We all keep hearing, “It’s not a matter of IF but WHEN we open our screen to a cyber attack.” Well, on October 13, 2021, it was Hillel Yaffa Medical Center’s turn. Did you see the video? With panic pushing blood through their head of cybersecurity’s veins, he told everybody to immediately shut down their computers. It was a ransomware attack. 

This article is not about preparing you for a cyber attack, testing your BCP, or getting the latest cyber security tools. It’s about raising awareness and gathering support among our worldwide community of critical infrastructure cybersecurity defenders to stand down hackers by collaborating and sharing information amongst ourselves.  

Information sharing will help us expand our cyber threat intelligence (CTI).

A Long Time Ago, In a Galaxy Far, Far Away

You’ve seen Star Wars? It’s the good guys, the Jedi, vs the bad guys, the Sith, and they both have access to The Force, the invisible, all-powerful energy pervading the universe. The Jedi can only channel it for defense while the Sith can use it for aggression because the bad guys are not bound by rules. When the hero, Luke Skywalker, first faces the evil Darth Vader, Vader uses this unfair advantage to attack Luke. . .who winds up losing the battle–and his hand. 

The bad guys in our world, the hackers, have an unfair advantage. They share knowledge and tools, and they collaborate to perfect their attacks. Industrial cybersecurity in critical infrastructure is facing more attacks than ever before.  

Sure, you can prepare, but when a hacker—backed by the collaborative efforts of other hackers—targets your organization, it’s them against you. 

Protect Yourself – With Peer Support

It was meritorious of Hillel Yaffa to share what happened to them. It generated the awareness to prepare, but also the importance of sharing information to prevent other hospitals or medical facilities (or any critical infrastructure for that matter) from making mistakes that could cost lives. 

As cybersecurity leaders in critical infrastructure become increasingly aware of the importance of sharing cybersecurity incidents, they are left with uncomfortable questions. 

-Will sharing make me look weak? 

-Will I face legal implications?

-How would I share? 

-How much information should I share?

-With whom should I share?

Fighting Cybercrime Together 

We in critical infrastructure cybersecurity are all in the same boat and we are all vulnerable to these sophisticated, criminal acts, and we should accept that it’s most likely not a matter of if but when

If competing banks share data to block cyber attacks, why doesn’t everybody? 

By sharing intelligence, we can push back the date of when for others, and they can do the same for us. Together, we can enhance each other’s security posture and maximize our cyber security effectiveness by expanding the limited “good” resources at our disposal.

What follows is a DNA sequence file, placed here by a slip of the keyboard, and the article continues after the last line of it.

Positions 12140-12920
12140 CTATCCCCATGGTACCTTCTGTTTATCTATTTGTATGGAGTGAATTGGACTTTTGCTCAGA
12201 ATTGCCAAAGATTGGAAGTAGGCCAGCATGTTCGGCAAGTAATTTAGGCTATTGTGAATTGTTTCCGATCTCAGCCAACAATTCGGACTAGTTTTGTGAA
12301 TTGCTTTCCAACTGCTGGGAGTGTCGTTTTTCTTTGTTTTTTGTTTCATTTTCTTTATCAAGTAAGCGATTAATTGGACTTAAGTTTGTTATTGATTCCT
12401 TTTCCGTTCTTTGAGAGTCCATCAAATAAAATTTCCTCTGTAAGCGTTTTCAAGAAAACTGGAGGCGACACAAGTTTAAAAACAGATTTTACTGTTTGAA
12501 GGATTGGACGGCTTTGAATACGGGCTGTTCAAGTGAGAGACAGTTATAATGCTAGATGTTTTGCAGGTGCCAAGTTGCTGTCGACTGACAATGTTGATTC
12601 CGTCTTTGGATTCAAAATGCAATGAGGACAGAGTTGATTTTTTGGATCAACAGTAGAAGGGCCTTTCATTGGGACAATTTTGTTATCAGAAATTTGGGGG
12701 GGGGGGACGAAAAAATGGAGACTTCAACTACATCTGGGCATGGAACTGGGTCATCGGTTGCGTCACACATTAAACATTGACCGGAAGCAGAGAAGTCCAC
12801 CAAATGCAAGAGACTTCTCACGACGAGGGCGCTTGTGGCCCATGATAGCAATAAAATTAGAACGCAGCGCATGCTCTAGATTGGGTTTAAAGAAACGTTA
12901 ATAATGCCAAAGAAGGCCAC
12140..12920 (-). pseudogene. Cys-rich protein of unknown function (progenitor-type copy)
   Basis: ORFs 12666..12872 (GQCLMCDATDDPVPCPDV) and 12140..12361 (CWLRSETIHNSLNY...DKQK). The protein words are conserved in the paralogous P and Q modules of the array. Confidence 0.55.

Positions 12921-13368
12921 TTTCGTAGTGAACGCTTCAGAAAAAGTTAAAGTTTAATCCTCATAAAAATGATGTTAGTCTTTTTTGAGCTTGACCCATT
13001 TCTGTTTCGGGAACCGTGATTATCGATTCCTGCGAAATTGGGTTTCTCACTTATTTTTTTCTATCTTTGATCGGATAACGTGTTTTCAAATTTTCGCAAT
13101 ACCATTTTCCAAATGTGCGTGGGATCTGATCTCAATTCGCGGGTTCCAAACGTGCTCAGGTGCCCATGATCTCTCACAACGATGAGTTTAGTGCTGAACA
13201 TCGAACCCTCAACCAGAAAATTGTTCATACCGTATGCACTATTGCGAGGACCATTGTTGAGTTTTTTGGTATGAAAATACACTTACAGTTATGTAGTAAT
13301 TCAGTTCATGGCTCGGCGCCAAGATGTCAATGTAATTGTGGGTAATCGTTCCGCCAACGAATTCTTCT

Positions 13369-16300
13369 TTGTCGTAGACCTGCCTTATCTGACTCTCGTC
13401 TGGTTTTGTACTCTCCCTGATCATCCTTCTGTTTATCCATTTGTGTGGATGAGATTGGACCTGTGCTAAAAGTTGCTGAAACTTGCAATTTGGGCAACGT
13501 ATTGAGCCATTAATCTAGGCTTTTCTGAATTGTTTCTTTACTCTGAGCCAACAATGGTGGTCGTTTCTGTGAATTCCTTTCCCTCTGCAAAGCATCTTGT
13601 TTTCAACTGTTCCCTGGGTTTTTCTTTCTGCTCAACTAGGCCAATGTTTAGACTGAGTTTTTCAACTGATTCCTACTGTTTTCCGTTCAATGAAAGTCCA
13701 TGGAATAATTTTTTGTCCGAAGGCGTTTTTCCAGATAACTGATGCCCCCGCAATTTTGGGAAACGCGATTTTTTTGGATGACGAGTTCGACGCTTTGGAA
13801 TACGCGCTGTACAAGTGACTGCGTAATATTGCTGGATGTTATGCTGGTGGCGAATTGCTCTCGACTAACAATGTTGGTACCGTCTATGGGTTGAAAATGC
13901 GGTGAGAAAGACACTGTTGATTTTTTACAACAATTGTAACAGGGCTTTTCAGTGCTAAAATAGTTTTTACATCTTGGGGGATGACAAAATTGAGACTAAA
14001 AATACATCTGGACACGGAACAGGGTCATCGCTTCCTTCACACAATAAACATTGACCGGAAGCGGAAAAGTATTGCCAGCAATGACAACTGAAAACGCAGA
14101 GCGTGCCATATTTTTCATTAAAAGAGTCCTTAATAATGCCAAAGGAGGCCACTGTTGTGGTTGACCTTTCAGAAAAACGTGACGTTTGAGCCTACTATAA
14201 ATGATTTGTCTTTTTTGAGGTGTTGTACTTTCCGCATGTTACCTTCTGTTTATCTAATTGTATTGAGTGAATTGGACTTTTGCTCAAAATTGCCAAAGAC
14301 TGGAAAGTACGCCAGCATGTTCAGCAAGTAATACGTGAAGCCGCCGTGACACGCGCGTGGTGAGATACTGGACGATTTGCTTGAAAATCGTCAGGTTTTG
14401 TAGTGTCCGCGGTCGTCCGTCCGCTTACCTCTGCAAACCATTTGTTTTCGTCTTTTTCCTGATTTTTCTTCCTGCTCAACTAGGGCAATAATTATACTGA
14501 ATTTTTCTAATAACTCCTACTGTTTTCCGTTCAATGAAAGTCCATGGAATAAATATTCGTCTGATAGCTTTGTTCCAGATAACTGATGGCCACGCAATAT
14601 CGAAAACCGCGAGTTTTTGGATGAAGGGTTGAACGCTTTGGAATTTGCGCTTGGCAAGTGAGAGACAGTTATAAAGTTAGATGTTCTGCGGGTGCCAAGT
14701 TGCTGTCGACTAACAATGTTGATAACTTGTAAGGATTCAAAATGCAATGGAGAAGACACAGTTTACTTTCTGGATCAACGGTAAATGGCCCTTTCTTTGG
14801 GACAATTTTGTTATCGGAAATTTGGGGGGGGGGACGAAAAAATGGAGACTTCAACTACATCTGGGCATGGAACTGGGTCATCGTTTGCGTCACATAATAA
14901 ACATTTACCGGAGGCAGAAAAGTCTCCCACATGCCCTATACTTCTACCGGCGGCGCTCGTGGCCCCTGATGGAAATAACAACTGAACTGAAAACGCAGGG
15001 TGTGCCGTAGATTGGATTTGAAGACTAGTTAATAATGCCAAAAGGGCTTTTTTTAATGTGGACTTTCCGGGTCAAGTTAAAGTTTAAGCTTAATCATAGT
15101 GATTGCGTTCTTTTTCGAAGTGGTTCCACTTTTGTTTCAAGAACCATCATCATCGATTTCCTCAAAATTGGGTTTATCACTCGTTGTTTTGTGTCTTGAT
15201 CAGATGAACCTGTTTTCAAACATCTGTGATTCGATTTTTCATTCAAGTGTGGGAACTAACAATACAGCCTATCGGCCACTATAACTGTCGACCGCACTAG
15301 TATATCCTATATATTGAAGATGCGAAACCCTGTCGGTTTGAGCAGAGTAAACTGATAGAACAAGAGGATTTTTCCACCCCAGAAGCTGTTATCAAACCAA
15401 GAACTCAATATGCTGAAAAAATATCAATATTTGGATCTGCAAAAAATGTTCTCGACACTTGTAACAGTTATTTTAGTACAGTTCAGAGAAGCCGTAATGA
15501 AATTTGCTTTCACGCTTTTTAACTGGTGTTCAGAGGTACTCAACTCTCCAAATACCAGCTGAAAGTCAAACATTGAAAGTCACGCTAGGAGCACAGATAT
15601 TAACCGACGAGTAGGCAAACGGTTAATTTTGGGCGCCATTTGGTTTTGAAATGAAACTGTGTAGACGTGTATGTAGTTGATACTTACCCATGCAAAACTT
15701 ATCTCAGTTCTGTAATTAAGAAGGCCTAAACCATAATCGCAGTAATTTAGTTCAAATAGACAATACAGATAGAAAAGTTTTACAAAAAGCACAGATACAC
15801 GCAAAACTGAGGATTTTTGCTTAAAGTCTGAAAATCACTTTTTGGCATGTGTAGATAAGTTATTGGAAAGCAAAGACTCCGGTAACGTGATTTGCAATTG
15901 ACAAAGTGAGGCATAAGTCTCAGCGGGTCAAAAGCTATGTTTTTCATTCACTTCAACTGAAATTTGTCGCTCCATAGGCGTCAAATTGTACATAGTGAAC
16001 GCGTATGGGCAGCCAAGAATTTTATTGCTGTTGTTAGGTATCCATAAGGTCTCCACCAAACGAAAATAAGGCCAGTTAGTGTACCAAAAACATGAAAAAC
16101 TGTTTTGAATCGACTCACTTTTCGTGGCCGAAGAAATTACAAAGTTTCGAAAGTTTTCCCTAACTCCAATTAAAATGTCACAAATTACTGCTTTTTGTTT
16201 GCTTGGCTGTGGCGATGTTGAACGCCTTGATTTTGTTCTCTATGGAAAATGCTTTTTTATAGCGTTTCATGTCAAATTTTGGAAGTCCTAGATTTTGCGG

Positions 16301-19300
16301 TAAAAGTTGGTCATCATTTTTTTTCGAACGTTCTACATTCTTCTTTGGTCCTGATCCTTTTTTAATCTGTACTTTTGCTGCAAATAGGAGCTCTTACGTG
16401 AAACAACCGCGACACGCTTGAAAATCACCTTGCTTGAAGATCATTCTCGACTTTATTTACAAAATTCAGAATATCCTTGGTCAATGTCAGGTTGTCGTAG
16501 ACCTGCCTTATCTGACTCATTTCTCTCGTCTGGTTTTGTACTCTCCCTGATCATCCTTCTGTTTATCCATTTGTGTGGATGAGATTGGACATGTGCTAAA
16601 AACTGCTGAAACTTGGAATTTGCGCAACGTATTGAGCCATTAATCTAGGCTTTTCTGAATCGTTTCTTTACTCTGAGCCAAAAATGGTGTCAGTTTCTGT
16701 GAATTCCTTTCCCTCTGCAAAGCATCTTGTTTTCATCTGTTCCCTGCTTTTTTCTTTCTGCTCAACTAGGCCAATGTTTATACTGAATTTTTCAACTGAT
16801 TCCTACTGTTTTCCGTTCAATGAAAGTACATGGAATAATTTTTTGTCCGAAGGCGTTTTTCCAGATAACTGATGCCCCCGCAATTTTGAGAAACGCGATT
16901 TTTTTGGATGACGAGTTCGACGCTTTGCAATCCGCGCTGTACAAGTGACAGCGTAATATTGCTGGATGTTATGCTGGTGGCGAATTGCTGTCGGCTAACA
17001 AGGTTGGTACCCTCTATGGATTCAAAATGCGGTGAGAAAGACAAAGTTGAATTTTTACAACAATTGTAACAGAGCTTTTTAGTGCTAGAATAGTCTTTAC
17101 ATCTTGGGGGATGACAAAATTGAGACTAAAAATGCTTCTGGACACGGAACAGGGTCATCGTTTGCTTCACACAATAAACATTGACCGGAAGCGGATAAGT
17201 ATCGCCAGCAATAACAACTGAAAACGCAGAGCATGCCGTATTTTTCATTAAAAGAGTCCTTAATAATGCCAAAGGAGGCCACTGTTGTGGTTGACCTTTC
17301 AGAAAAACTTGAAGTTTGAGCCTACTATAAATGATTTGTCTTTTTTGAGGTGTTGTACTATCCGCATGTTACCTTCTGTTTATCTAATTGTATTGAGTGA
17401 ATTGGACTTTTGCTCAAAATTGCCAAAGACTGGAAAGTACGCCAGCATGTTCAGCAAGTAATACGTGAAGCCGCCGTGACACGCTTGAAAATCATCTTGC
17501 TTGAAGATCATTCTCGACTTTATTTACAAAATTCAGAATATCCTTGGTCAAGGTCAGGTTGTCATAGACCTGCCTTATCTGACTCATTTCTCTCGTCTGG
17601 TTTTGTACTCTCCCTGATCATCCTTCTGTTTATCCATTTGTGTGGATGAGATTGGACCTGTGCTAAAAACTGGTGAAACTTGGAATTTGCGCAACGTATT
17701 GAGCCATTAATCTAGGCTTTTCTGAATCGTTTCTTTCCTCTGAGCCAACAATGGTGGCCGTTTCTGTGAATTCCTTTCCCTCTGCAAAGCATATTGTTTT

This kind of information sharing can become part of a bigger trend to fight cybercrime and accelerate critical infrastructure cybersecurity readiness—through collaboration.

Manufacturers of OT products share, even though it might be embarrassing for them. Do you remember Schneider Electric’s revelation that their Easergy relays contained a vulnerability? That’s one story. There is another. . .about a hack on a world-renowned organization. 

The Hack Heard ‘Round the World

There was another case of information sharing. 

When the Red Cross was hacked in January 2022, Robert Mardini, the director-general of the International Committee of the Red Cross (ICRC), sent out an open letter explaining what happened. The letter also said: 

“Sharing such information is not a comfortable exercise, but I believe it is only by being transparent about our challenges that we can learn from them and improve our policies and practices.” -Robert Mardini, International Red Cross

What happened was attackers disguised themselves as legitimate users or administrators. They achieved this by optimizing malicious code for ICRC’s servers and anti-malware defenses and deployed obfuscation techniques. Their tools are commonly employed by advanced persistent threat groups.  

It’s a Start

Canada is considering legislation to force critical sectors to share information about cyber events. The ‘Vital systems’ cybersecurity law’ will require certain organizations to immediately report cyber breaches to their regulator. 

If a similar law comes to your region, how will it affect your strategy? Your allocation of resources? Your response to a cyber attack? 

Waze, the real-time driving directions app, boasts the slogan: Outsmarting traffic together. It’s time we begin outsmarting hackers together. 

Are you in?